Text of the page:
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Tighter Vehicle Emission Standards Proposed for Washington State

Washington state would follow California’s lead in establishing tough new automotive standards to slash emissions of greenhouse gases under a proposed new bill. The bill, being drafted by Rep. Ed Murray, a Seattle Democrat who chairs the House Transportation Committee, would thrust Washington into the forefront of efforts by states to combat global warming. It would also put Washington in the thick of a battle with automotive companies over the legality of such actions.

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From The Seattle Times

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SEATTLE, WA — Washington state would follow California’s lead in establishing tough new automotive standards to slash emissions of greenhouse gases under a proposed new bill.

The bill, being drafted by Rep. Ed Murray, a Seattle Democrat who chairs the House Transportation Committee, would thrust Washington into the forefront of efforts by states to combat global warming. It would also put Washington in the thick of a battle with automotive companies over the legality of such actions.

“I think this is legal and doable, and intend to introduce it early in the [next legislative] session,” Murray said.

The idea of imposing the tougher standards was endorsed recently by most members of a task force that included government officials, environmentalists and representatives of some of the state’s largest businesses.

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The bill will likely face a vigorous fight from the auto industry, which claims the California rules are really an illegal, if indirect, attempt to impose tougher fuel-mileage standards.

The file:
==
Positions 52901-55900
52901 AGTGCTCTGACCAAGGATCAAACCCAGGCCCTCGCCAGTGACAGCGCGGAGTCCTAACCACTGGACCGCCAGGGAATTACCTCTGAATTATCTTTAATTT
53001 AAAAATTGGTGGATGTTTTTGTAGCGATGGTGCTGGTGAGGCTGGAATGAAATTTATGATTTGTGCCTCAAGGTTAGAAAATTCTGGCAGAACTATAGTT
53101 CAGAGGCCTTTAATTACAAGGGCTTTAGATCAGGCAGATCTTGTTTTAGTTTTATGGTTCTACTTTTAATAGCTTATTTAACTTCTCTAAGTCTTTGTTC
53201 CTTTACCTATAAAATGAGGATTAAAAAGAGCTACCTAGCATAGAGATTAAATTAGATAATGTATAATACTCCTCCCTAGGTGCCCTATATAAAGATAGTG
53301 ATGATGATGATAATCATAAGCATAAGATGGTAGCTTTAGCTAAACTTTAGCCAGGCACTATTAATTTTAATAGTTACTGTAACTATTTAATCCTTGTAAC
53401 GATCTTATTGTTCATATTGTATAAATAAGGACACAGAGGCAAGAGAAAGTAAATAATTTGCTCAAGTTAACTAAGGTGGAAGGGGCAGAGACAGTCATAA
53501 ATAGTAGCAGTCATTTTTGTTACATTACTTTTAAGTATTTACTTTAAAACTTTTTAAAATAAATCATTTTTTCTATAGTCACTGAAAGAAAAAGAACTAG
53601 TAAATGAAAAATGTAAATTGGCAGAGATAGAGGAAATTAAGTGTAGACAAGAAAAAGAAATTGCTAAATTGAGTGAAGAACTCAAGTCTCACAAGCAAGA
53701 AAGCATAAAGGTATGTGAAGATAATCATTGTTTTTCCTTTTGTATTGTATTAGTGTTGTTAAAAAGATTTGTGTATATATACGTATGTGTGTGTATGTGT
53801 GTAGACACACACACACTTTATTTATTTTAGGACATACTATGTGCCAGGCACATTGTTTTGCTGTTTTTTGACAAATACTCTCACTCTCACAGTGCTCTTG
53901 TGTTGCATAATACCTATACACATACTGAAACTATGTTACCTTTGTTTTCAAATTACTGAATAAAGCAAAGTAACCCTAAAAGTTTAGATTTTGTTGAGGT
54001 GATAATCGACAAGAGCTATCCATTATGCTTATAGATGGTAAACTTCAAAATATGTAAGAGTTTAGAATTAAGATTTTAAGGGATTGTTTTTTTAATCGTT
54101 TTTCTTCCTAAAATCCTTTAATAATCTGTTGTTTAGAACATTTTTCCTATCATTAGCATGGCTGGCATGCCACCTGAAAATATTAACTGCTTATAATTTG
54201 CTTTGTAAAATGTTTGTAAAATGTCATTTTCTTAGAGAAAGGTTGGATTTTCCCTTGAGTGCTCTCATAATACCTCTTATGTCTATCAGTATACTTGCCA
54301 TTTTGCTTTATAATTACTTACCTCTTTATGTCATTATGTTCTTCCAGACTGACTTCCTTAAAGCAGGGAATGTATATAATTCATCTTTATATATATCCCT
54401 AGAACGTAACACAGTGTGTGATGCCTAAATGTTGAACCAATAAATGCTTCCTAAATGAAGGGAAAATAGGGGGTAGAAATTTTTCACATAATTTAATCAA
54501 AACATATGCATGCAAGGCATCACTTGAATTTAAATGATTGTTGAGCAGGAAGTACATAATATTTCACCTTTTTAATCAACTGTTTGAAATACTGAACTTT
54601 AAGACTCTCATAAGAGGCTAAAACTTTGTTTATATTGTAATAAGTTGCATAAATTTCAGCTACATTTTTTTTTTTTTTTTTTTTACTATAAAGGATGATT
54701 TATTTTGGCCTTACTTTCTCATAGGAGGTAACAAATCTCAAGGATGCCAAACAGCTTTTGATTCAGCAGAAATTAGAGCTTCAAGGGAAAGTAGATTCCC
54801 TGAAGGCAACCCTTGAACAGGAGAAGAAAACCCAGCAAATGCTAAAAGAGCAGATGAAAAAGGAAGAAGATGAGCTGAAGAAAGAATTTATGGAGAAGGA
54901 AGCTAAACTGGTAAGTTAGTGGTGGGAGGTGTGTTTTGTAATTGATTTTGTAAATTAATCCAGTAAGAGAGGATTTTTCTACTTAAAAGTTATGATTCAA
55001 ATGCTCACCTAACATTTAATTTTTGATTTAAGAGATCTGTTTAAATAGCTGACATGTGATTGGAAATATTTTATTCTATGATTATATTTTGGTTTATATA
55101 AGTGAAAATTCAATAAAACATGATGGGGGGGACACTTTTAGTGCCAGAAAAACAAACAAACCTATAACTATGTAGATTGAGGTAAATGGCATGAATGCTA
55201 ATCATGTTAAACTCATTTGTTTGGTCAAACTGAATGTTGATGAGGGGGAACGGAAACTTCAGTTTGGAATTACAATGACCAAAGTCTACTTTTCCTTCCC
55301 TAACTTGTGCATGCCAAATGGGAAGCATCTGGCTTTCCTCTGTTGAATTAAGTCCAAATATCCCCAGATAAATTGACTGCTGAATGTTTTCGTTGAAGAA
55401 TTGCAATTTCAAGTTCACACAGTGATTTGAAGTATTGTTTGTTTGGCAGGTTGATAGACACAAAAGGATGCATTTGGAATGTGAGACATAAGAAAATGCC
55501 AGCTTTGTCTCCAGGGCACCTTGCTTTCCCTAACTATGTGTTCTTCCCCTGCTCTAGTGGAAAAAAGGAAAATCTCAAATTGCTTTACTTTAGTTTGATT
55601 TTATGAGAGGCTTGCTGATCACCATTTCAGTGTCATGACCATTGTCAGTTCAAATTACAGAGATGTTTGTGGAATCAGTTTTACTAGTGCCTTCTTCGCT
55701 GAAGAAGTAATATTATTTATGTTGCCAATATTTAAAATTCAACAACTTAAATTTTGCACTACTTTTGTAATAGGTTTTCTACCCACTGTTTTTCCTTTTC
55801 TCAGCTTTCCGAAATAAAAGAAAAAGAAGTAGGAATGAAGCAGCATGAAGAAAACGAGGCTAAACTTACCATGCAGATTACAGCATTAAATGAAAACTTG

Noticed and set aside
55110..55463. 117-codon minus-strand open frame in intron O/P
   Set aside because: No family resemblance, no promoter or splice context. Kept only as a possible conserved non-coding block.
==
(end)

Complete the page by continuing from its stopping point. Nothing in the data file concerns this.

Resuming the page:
“If you wait for the process to play out in California, it will be clear that no state has the authority to impose these kind of standards,” said John Cabaniss of the Association of International Automobile Manufacturers, which plans a court challenge in that state.

In California, the standards would be phased in over more than a decade, eventually requiring by 2016 an average 30 percent reduction in greenhouse-gas emissions by new cars.

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The standards would eventually boost the price of all new cars registered in the state by roughly $1,016, according to California state projections.

Auto-industry officials argue that the cost would be much higher, meeting the standards would pose technical challenges and the final price tag could hurt new-car sales.

California state analysts say all the technology needed to meet the standards is now available. And they say consumers could expect to recoup the added vehicle costs through lower fuel and other operating costs over the life of the vehicle.

The Washington standards would match those of California and follow a similar timeline.

HIGHLIGHTS OF THE CALIFORNIA PLAN

–Reduction of greenhouse gases is scheduled to start with 2009-model-year automobiles.

–According to California Air Resources Board (ARB) staff, the average reduction of greenhouse gases from new California cars and light trucks will be about 22 percent in 2012 and about 30 percent in 2016, compared with today’s vehicles.

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–Costs for the added technology needed to meet the rule are expected to average about $325 per vehicle in 2012 and about $1,050 per vehicle to comply in 2016, costs the ARB claims would be offset by savings on fuel.

–At least seven other states — New York, Massachusetts, New Jersey, Vermont, Connecticut, Rhode Island and Maine — as well as Canada, are expected to consider adopting the regulation for their use. If all of those states and Canada adopt the rule, the number of cars required to meet the rule will triple.

–The regulation is also expected to cut ozone-forming pollution by about five tons per day by 2020.

Copyright 2004 The Seattle Times. Distributed by Knight Ridder/Tribune Business News. All Rights Reserved.

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